Out of an abundance of caution, at the Oct 8th School Board Meeting, the Bullock County Board Education voted 5 to 0 on Superintendent Blair's recommendation for the school system to convert to Remote Learning Hybrid for the second nine weeks of the 2020-2021 school year. Remote Learning Hybrid allows all schools to facilitate one-on-one and small group instruction of 10 or less students per teacher for initial instruction, remediation, tutorial, and extracurricular activities while the district remains in remote learning mode.

To maintain safety for students and staff when they come on campus, the following guidelines must be followed:

• Schools must develop and implement staggered activity schedules in order to limit contact between staff and students.

• Students may be transported by parent/self or other legal driver and/or the bus.

• Temperature and COVID-19 symptoms will be assessed upon entering the facility. If experiencing signs and symptoms of COVID-19, staff nor students will not be able to enter the building.

• Staff and students must practice social distancing.

• Only students and staff are allowed to enter buildings.

• Staff and students are required to wear face coverings when entering and while in facilities.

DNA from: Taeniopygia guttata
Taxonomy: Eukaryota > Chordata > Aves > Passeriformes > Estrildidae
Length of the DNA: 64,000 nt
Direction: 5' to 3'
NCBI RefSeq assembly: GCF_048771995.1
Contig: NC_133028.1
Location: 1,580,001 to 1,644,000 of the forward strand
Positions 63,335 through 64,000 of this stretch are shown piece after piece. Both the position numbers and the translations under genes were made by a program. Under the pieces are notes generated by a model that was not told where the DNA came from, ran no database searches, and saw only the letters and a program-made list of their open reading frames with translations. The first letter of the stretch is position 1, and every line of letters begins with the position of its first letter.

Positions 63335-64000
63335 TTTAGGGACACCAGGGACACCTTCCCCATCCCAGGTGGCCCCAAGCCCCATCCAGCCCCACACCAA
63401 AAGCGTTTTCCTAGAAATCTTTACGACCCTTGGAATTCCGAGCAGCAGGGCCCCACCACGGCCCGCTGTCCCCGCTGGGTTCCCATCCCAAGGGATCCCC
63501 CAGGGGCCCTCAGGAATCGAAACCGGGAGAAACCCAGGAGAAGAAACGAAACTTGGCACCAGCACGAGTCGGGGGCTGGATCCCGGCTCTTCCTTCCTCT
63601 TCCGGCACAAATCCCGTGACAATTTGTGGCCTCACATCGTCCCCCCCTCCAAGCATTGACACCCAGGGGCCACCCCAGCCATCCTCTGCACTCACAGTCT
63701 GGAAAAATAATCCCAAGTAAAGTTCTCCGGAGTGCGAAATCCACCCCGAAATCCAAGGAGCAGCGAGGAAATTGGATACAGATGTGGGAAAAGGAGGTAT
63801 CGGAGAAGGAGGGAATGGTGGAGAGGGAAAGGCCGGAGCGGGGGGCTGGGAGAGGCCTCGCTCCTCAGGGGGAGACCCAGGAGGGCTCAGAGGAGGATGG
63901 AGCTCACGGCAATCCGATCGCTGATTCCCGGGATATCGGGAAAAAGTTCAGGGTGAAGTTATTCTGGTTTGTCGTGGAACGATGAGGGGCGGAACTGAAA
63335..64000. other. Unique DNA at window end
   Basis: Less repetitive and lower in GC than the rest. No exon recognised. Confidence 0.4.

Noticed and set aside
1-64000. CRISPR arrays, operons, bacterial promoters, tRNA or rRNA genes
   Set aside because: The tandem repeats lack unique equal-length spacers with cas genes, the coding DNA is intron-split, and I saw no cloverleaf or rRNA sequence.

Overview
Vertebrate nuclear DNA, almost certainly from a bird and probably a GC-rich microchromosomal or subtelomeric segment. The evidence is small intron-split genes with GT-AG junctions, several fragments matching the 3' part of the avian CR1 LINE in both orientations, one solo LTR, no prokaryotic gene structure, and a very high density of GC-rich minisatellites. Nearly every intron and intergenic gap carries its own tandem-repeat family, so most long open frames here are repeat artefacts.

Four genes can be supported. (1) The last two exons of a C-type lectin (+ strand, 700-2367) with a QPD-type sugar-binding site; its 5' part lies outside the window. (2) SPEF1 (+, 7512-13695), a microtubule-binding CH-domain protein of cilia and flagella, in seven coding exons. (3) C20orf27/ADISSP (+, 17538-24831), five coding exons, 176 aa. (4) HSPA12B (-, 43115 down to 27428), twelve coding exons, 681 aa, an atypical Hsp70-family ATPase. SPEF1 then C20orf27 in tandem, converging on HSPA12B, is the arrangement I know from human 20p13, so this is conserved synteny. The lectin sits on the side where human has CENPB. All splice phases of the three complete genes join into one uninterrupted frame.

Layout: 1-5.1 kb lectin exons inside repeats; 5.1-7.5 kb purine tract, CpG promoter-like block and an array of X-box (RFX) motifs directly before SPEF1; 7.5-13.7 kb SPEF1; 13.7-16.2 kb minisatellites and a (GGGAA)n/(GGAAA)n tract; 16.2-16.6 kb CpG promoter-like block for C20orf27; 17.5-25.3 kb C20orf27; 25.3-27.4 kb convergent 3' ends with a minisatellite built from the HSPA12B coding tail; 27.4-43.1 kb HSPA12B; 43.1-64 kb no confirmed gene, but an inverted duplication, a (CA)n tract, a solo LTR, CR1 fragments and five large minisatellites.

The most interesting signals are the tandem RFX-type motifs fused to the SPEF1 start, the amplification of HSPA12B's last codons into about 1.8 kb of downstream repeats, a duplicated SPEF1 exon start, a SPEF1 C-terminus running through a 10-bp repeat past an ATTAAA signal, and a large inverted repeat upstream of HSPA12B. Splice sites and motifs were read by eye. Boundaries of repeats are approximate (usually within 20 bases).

• Staff and students must frequently sanitize hands and high-touched areas.

• Criteria for attendance will be based on student data that documents need for instruction or tutorial.

• Students must be identified as one-on-one, small group, or extracurricular.

• Schools must set a regular schedule of attendance and time for these activities to take place outside of regular classroom instructional time.

Superintendent Blair stated that during remote hybrid close attention will be given to our most vulnerable students that receive special education, 504, and English language services and those students struggling academically during the first nine weeks.

As well, during the second nine weeks, the district and school staff will continue to monitor the percent of COVID tests that are positive by week for Bullock County and when the positivity rate drops and remains below 5% for two, 14-day cycles, more students by grade level will be gradually brought back to school for face-to-face instruction.

Dr. Blair urges students, staff, and the community to practice wearing face covering, socially distancing, frequently washing and/or sanitizing hands, and often cleaning high-touched areas to avoid contracting and spreading COVID and to reduce the positivity rate so our students may return to schools face-to-face fulltime.

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